Across the country, prices of new cancer drugs are skyrocketing while their effectiveness seems to plummet. UT professor of pharmacy Aubrey Waddell explored the factors behind this phenomenon at the April 8 Quest science forum.
“Imagine that you go to buy a new car and you only have $5000, so you think you’ll get a 2004 Honda Accord,” Waddell said. “But they’re selling the Honda for $85000 and the Mercedes for $5000. You’d be very confused. That’s what’s happening with cancer drugs.”
For the audience to understand the sources of this disparity, Waddell first explained that for a new cancer drug to be approved, it would need to go through three phases of clinical trials that would take a minimum of five years.
When AIDS began showing up in 1992, the Food and Drug Administration (FDA) responded to the urgent need for drugs by creating an accelerated approval pathway, which allowed the drugs to be approved and distributed after an abbreviated trial period of about one year.
Seeing how quickly these life saving drugs were administered for AIDS, cancer patients demanded to receive new drugs with the same expedience. Waddell said the FDA reluctantly began allowing cancer medicines through the accelerated approval pathway in 1996.
The catch, he said, is that without the full gamut of clinical trials, the drugs that are being approved to treat or slow cancer come with very little information about their overall long term success rates.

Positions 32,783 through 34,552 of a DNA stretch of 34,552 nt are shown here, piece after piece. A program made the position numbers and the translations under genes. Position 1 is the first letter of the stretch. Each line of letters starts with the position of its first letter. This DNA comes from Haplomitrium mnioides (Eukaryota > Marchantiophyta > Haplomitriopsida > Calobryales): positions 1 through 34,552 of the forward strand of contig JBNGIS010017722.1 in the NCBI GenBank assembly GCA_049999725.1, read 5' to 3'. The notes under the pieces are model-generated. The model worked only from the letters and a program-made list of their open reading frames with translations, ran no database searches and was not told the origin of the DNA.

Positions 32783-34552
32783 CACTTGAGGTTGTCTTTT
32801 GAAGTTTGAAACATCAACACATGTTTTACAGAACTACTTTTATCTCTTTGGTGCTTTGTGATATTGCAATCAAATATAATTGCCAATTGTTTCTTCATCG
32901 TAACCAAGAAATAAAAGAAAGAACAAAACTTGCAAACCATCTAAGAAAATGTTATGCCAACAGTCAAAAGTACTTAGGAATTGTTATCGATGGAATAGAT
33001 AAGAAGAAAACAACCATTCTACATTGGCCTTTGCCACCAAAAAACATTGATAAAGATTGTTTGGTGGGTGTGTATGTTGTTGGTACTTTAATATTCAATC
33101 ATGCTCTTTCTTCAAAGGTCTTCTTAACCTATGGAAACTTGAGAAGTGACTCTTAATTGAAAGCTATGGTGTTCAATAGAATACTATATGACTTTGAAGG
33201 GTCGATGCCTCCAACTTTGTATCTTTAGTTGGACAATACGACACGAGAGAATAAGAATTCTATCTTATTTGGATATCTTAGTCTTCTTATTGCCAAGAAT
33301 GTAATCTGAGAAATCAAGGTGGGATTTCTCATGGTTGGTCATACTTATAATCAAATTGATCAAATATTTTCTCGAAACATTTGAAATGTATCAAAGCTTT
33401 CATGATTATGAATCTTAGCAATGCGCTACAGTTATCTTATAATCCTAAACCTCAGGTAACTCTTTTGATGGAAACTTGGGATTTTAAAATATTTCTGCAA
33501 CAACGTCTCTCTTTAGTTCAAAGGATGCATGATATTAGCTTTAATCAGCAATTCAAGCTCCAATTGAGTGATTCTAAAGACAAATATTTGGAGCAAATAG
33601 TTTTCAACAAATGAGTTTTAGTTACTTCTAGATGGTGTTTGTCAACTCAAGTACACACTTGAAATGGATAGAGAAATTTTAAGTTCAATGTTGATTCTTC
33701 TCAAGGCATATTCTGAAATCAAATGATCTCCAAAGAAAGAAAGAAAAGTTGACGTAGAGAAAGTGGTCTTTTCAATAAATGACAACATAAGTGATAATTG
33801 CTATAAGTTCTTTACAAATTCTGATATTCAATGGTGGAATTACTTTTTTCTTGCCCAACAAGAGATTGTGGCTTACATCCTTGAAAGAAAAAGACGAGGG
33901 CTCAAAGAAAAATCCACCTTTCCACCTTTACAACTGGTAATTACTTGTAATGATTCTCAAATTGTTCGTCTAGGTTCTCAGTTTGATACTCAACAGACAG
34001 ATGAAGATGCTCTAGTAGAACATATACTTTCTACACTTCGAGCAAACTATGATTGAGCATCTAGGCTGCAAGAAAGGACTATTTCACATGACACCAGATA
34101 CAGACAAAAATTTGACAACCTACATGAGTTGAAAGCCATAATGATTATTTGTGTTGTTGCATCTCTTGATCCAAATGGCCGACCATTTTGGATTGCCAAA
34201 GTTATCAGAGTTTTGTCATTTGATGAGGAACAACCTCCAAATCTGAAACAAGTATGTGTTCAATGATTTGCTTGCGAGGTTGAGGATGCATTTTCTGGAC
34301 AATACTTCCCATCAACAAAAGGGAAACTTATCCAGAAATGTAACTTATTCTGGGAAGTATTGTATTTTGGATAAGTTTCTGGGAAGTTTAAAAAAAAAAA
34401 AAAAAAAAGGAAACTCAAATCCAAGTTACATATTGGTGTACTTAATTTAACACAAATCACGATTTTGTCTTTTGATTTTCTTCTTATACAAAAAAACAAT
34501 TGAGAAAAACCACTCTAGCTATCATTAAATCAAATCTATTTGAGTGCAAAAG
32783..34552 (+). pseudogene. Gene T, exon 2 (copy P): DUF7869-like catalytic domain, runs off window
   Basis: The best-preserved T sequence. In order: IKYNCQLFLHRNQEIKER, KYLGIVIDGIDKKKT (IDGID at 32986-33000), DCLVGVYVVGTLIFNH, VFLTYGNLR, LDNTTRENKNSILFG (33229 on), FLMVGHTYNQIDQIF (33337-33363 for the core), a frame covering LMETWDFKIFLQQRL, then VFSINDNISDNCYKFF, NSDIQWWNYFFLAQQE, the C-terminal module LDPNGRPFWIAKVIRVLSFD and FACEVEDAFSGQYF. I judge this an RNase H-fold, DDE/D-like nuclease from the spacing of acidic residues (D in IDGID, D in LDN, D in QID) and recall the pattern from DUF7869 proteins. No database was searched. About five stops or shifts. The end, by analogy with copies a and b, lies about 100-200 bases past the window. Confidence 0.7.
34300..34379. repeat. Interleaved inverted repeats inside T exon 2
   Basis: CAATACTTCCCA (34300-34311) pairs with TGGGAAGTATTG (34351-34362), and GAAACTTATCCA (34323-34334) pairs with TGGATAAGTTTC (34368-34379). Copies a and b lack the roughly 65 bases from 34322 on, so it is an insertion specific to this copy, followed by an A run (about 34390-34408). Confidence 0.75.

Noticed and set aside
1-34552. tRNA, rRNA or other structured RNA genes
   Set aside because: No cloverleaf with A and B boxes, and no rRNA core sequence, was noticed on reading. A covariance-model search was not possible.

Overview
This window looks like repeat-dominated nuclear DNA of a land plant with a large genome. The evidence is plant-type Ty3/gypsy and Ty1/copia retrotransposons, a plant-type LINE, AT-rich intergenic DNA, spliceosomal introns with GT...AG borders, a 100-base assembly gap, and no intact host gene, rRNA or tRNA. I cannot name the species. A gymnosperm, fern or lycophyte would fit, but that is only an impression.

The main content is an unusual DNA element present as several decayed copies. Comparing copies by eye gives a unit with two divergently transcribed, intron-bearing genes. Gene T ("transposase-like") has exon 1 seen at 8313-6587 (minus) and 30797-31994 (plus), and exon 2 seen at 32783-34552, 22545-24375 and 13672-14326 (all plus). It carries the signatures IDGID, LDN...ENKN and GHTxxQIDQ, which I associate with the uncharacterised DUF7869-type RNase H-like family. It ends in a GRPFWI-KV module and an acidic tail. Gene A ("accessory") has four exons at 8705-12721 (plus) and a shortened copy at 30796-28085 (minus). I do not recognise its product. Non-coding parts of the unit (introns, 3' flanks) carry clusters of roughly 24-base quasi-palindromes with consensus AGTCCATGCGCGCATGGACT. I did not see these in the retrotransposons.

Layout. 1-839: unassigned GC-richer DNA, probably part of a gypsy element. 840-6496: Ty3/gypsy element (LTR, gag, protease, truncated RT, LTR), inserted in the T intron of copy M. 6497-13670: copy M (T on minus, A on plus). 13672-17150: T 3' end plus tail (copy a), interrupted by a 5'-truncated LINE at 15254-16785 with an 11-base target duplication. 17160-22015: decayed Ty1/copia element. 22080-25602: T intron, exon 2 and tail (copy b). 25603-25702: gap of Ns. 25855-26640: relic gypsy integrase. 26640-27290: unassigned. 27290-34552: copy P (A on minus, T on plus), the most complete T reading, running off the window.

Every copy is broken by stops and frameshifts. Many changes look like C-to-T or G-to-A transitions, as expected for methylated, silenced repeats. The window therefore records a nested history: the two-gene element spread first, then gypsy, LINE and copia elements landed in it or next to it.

In fact, Waddell said, most of these drugs are approved only on the grounds that they have slowed or halted the spread of the cancer for even a small amount of time in a small percentage of recipients.
Additionally, the people taking these drugs often do not understand that the drug is not supposed to actually cure their disease, but only to slow its progress for an uncertain time period.
“Eighty-one percent of patients with metastatic colorectal cancer did not understand that the chemotherapy being offered to them would not cure their cancer,” Waddell said.
If this large-scale misunderstanding was not a big enough problem, Waddell said, the price tags on these semi-effective drugs is enormous. The costs of the medicines falls largely on the government and insurance companies, who legally are not allowed to negotiate the prices with the suppliers.
“When a third party starts paying, economical ethics disappear,” Waddell said. “The result is a surreal explosion in drug prices.”
One solution Waddell proposed to correct this issue is to mimic Great Britain and establish a “quasi-governmental organization that takes research data and determines rational costs based on real cancer drug value.”
This process would involve creating a system of standards for when Medicare will pay for a drug, based on the cost, overall effectiveness and survival rate of the drug.
“The FDA’s accelerated approval pathway has moved us away from using overall survival as a clinical trial endpoint,” Waddell said, “and has moved oncologists away from discussing overall survival as their primary cancer treatment goal.”
Edited by Courtney Anderson
Featured image by Ryan McGill